Wednesday, September 16, 2009

I don't remember if it was my political theory class or English lit, but I do remember being forced to read Rousseau's "Social Contract". And while I've pushed most of my education out of my brain to make room for quotes from "The Office" and "Gilmore Girls" (just kidding...sort of), I recall Rousseau arguing that the basis for a civilized society is the realization that we need one another for survival and as such, we make rules to keep us from killing each other. And so, for cavemen that meant putting the clubs down in order to share a cave. Today, that means thousands of years worth of rules, acknowledged and unacknowledged, that societies agree on to create an environment of civility that is supposed to enhance survival and decrease violence.

Now, let's be honest, some of the rules for a civilized society we've adopted are ridiculous. I mean, who decided it's tacky and offensive for me to wear my white pants now that Labor Day has come and gone? And, who decided that we need to track down the first, middle and last names of every known relative in order to send invitations and get married?

On the flip side, some of the rules are greatly appreciated. "No shoes, no shirt, no service" seems highly appropriate in public establishments where food is being served. I also appreciate that there are rules in place so that when someone in my neighborhood decides to shoot fireworks in the middle of May on a Tuesday night at 10pm, leading my dog to bark and my baby to cry, the police come at the request of the 20 phone calls they receive from others in the neighborhood to put an end to it (talking hypothetically, of course).

Rules of civility encourage us to be better than our selfish mindsets often push us to be. Rules of civility create expectations for how we treat each other and how we can rightfully expect to be treated.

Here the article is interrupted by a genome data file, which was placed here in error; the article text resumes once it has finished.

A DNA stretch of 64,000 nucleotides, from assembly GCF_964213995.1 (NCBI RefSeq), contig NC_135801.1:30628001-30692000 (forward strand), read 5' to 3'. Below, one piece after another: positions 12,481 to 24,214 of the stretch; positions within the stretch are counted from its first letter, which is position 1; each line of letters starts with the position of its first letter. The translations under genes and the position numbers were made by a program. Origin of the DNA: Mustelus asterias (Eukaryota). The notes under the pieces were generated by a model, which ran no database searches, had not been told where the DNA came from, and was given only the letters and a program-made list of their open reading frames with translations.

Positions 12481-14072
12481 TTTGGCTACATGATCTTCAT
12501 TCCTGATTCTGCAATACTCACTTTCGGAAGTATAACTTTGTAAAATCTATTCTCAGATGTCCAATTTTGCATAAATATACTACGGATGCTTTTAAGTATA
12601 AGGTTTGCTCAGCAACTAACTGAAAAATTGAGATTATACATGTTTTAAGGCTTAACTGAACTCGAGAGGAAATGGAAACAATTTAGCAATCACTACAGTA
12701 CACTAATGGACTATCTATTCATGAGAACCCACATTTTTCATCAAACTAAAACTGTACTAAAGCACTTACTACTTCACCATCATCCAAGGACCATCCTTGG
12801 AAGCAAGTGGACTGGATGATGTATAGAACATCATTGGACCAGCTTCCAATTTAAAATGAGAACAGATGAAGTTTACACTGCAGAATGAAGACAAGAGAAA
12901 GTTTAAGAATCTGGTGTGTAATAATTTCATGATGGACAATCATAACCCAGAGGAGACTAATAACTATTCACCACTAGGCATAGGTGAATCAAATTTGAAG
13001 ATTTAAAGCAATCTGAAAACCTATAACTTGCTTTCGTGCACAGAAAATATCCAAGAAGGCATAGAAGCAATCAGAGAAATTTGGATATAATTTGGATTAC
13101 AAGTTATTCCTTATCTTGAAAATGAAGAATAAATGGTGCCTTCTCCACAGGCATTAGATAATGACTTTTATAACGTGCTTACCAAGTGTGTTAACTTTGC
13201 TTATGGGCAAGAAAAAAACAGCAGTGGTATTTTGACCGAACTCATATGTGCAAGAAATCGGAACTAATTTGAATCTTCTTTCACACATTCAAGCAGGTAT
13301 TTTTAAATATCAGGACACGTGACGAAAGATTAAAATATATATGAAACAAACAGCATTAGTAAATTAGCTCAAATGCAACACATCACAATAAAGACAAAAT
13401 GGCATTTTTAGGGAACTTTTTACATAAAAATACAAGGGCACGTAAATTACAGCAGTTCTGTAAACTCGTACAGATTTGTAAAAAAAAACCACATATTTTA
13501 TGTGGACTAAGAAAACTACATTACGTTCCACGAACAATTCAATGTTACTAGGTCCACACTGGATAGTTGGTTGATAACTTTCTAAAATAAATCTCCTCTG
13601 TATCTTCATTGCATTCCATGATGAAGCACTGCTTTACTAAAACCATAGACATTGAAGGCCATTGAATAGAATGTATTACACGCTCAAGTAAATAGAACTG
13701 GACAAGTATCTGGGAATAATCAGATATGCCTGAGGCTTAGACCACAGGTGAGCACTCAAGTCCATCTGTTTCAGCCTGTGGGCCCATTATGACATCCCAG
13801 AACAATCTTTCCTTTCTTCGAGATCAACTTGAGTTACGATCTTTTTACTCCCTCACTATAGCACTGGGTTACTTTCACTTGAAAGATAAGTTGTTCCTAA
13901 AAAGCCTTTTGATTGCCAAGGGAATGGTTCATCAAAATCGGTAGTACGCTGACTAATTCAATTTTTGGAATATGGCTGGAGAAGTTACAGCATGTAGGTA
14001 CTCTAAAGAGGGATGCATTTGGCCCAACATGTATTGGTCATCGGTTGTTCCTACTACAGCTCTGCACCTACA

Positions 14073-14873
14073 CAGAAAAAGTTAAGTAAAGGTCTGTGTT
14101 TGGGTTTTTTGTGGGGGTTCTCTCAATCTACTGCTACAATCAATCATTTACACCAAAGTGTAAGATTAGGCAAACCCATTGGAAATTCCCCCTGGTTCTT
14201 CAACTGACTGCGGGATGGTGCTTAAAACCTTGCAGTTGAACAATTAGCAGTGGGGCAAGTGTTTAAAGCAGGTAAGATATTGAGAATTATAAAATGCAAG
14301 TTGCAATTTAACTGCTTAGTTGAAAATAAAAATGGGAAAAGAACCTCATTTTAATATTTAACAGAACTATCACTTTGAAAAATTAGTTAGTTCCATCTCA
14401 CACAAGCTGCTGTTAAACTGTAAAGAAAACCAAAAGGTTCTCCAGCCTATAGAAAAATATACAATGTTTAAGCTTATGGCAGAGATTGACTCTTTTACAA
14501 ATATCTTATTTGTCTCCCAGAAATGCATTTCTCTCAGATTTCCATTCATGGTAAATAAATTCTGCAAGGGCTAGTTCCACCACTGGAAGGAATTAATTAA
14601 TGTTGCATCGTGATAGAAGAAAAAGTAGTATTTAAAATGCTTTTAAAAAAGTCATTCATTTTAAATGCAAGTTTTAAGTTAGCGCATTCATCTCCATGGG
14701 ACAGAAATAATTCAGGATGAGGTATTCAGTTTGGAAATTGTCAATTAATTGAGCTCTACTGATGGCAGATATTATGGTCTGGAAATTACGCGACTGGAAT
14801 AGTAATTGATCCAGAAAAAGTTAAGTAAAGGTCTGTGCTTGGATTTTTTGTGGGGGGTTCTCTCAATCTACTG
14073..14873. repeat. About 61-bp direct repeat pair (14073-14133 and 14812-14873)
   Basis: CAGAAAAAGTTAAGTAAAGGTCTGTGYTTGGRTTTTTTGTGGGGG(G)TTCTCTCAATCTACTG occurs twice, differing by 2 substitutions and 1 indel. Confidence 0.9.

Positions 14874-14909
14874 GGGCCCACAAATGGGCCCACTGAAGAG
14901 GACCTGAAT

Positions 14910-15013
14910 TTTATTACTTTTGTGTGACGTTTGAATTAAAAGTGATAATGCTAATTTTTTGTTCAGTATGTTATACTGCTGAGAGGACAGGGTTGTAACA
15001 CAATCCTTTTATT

So, what is happening all around us as these rules are seemingly breaking down in the most unlikely places - i.e. center court at the U.S. Open, on stage in million dollar outfits for music awards and the halls of the U.S. Congress (okay, maybe Congress isn't such an unlikely place). Now, I'm not going to add to the multitudes discussing these specific events - all were unbelievable and all parties have apologized, but I am wondering if it was just a bizarre week or has the contract been dropped? Have we decided it's no longer worth the effort or in our best interest to have rules demanding unselfish behavior?

Now, I would be the last person to argue for larger law books and more extensive litigation, but I am with my girl Aretha when she says R-E-S-P-E-C-T. I'm also with Jesus when he says, "Love the Lord your God with all your heart, soul mind and strength and love your neighbor as yourself." Come to think of it, Jesus also said, "There is no greater love than this, that He lay down his life for his friends."

Every instinct in our being says self-preservation, but God created this world (and all the important rules) and Jesus basically says the best way to self-preservation is to give up ourselves, put Him first and others next. So, maybe a little decency is selfish after all, but I'm for that brand.

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